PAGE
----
Like any parent might, one Wisconsin mom wanted to make sure her adult daughter’s new boyfriend was a decent guy. So she went online and and searched for his name, Matthew Carr. What she found was nothing -- which, in retrospect, is incredibly shocking.
A few years earlier, while serving in the Air Force, Carr had been court-martialed for posing as a doctor and luring women into “gynecological exams.” The Air Force convicted Carr of “indecent assault" of seven women and sentenced him to seven years in prison.
But none of this came up in the Wisconsin mom’s search. Carr’s name didn’t pop up in criminal background checks or appear on any sex offender registry. So by the time the mom learned the truth -- from another family member’s deeper sleuthing -- her daughter had already submitted to several of Carr’s “exams.”
This convicted military sex offender had blended back into civilian society, only to commit the same heinous crime against more women.
This week on the DecodeDC podcast, host Andrea Seabrook talks with Scripps national investigative reporter Mark Greenblatt, who led a team of Scripps journalists that conducted a nine-month reporting project into military sex offenders who drop under the radar when returning to civilian life.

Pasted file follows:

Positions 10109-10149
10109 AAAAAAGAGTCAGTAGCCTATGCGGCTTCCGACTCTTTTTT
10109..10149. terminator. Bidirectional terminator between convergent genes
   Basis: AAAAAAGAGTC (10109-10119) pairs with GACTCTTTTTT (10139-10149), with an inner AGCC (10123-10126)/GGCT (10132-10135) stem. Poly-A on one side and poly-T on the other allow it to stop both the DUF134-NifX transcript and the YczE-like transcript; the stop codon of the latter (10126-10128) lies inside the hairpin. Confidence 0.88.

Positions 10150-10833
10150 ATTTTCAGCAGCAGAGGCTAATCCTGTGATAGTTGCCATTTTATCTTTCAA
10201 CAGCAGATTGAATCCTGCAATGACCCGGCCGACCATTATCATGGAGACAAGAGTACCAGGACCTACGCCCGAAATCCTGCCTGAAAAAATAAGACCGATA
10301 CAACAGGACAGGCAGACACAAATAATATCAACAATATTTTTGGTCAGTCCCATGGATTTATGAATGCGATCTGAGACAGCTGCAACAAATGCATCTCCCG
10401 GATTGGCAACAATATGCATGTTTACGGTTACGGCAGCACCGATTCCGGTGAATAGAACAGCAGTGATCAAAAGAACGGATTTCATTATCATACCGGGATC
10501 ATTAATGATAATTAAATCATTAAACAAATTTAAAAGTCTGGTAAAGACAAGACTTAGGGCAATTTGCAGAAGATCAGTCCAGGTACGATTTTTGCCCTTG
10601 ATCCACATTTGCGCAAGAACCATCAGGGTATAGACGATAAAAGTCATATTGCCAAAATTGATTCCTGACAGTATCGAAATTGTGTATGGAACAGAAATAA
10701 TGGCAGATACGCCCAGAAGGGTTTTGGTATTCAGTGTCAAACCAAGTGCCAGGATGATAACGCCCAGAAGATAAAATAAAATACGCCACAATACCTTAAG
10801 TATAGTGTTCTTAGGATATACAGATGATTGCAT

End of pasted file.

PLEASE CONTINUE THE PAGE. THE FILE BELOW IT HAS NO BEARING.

“We took the names of all 1,300 military sex offenders that we believed were convicted,” Greenblatt tells Seabrook, “and we plugged them into the sex offender registry databases of all 50 states. We found that in an alarming number of cases, these names were not popping up on any available list that you or I or a mom in Wisconsin would ever have access to.”
What the team uncovered is that Matthew Carr is one of at least 242 convicted military sex offenders whose names and offenses are not on any public U.S. sex offender registries today.
Want to keep up with all the latest DecodeDC stories and podcasts? Sign up for our weekly newsletter at decodedc.com/newsletter.